Date of Award

2020

Document Type

Dissertation

Degree Name

Doctor of Philosophy

College

Seventh-day Adventist Theological Seminary

Program

Biblical and/or Ancient Near Eastern Archaeology, PhD

First Advisor

Randall W. Younker

Second Advisor

Paul J. Ray, Jr.

Third Advisor

Paul Z. Gregor

Abstract

The Problem

One the most troubling issues for Near Eastern Archaeology is the lack of published excavation reports. Part of the problem is that archaeologists love to dig, but dislike writing publication reports. As a result, final reports are lacking for substantial number of archaeological excavations. Without a final report, the results of an archaeologist season and new information is lost forever. Dr. Paul Lapp of Pittsburgh Theological Seminary lead excavations at Tell Taanach in the West Bank, Palestine in 1963, ’66 and ’68. At the end of each season he wrote and published preliminary reports. Preliminary reports provide an overall summary of a season, but a full report is necessary. Due to his untimely death, the final reports for Lapp’s excavations were never completed.

Method

On the basis of data culled from the personal diaries, field notes, manuals, drawings and unpublished manuscripts a relative chronology for the Middle Bronze stratigraphy at Tell Taanach was determined. Gathering the data was gathered involved photocopying every page from the field books of every square; some field books are kept at Pittsburgh Theological Seminary and some are stored at Bir Zeit University in the West Bank, Palestine. Reviewing and coordinating the Middle Bronze loci in each square enabled a reconstruction of the Middle Bronze Age stratigraphy in each square, which facilitated the forming of an outline of the entire site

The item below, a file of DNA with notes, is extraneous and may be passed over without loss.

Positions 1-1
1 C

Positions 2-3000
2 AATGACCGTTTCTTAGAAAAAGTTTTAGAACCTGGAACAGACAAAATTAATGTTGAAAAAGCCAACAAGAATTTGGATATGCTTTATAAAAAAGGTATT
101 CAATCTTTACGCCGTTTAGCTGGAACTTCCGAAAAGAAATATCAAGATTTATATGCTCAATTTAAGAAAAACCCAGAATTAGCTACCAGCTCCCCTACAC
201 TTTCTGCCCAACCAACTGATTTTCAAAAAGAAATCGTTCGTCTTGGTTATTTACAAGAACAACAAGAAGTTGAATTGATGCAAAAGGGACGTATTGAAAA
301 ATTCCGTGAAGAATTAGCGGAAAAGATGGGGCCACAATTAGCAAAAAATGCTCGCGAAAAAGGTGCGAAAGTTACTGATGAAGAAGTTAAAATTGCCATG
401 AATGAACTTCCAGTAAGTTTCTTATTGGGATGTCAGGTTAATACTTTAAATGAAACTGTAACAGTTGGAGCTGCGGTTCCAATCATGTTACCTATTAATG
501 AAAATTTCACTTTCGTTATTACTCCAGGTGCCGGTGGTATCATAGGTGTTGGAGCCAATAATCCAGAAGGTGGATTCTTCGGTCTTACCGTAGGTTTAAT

Results

The evidence accumulated from Tell Taanach indicates two well defined Middle Bronze IIC strata. There is also evidence of a modest early MB IIB campsite/occupation and a third MB IIC strata in some squares. The method and consistency of buildings and construction and the ceramic assemblage all indicate a socially stable community in the MB IIC phase

Conclusion

The occupation story in the Middle Bronze Age at Taanach included no permanent habitation in the MB AI, some campsite dwelling in the MB IIB and a thriving community in the MB IIC Phase which transitioned peacefully into the Late Bronze Age.The ceramic evidence indicates a smooth transition from Middle Bronze to Late Bronze pottery in the middle of the sixteenth century B.C.

Subject Area

Taanach (Extinct city)--Antiquities; West Bank--Antiquities

Creative Commons License

Creative Commons Attribution-Noncommercial-No Derivative Works 4.0 License
This work is licensed under a Creative Commons Attribution-Noncommercial-No Derivative Works 4.0 License.

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